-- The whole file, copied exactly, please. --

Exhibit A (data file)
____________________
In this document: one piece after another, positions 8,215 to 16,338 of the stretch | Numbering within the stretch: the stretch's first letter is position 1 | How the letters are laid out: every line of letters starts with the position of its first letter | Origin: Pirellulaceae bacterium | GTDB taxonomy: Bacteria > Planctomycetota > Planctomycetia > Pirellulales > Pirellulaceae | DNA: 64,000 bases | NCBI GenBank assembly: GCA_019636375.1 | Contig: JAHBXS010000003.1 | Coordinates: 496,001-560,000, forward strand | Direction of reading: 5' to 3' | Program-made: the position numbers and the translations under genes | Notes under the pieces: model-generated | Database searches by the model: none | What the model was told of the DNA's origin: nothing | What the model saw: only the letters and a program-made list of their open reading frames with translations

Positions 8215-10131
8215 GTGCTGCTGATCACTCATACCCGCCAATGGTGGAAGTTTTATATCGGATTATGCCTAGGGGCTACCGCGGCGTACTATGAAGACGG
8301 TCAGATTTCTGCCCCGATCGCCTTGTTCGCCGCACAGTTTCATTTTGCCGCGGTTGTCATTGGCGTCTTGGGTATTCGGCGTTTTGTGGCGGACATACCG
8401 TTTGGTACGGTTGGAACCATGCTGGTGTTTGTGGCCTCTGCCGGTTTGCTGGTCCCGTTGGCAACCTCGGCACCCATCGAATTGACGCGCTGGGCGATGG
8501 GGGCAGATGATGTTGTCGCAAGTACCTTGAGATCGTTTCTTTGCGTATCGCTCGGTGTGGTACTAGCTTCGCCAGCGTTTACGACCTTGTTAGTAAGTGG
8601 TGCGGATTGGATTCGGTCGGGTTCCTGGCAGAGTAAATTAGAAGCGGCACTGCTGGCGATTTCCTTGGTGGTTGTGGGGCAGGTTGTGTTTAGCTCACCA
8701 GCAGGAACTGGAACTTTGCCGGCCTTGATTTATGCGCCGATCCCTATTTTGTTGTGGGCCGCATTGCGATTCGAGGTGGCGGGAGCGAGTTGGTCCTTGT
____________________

In this document: one piece after another, positions 8,215 to 16,338 of the stretch | Numbering within the stretch: the stretch's first letter is position 1 | How the letters are laid out: every line of letters starts with the position of its first letter | Origin: Pirellulaceae bacterium | GTDB taxonomy: Bacteria > Planctomycetota > Planctomycetia > Pirellulales > Pirellulaceae | DNA: 64,000 bases | NCBI GenBank assembly: GCA_019636375.1 | Contig: JAHBXS010000003.1 | Coordinates: 496,001-560,000, forward strand | Direction of reading: 5' to 3' | Program-made: the position numbers and the translations under genes | Notes under the pieces: model-generated | Database searches by the model: none | What the model was told of the DNA's origin: nothing | What the model saw: only the letters and a program-made list of their open reading frames with translations

Positions 8215-10131
8215 GTGCTGCTGATCACTCATACCCGCCAATGGTGGAAGTTTTATATCGGATTATGCCTAGGGGCTACCGCGGCGTACTATGAAGACGG
8301 TCAGATTTCTGCCCCGATCGCCTTGTTCGCCGCACAGTTTCATTTTGCCGCGGTTGTCATTGGCGTCTTGGGTATTCGGCGTTTTGTGGCGGACATACCG
8401 TTTGGTACGGTTGGAACCATGCTGGTGTTTGTGGCCTCTGCCGGTTTGCTGGTCCCGTTGGCAACCTCGGCACCCATCGAATTGACGCGCTGGGCGATGG
8501 GGGCAGATGATGTTGTCGCAAGTACCTTGAGATCGTTTCTTTGCGTATCGCTCGGTGTGGTACTAGCTTCGCCAGCGTTTACGACCTTGTTAGTAAGTGG
8601 TGCGGATTGGATTCGGTCGGGTTCCTGGCAGAGTAAATTAGAAGCGGCACTGCTGGCGATTTCCTTGGTGGTTGTGGGGCAGGTTGTGTTTAGCTCACCA
8701 GCAGGAACTGGAACTTTGCCGGCCTTGATTTATGCGCCGATCCCTATTTTGTTGTGGGCCGCATTGCGATTCGAGGTGGCGGGAGCGAGTTGGTCCTTGT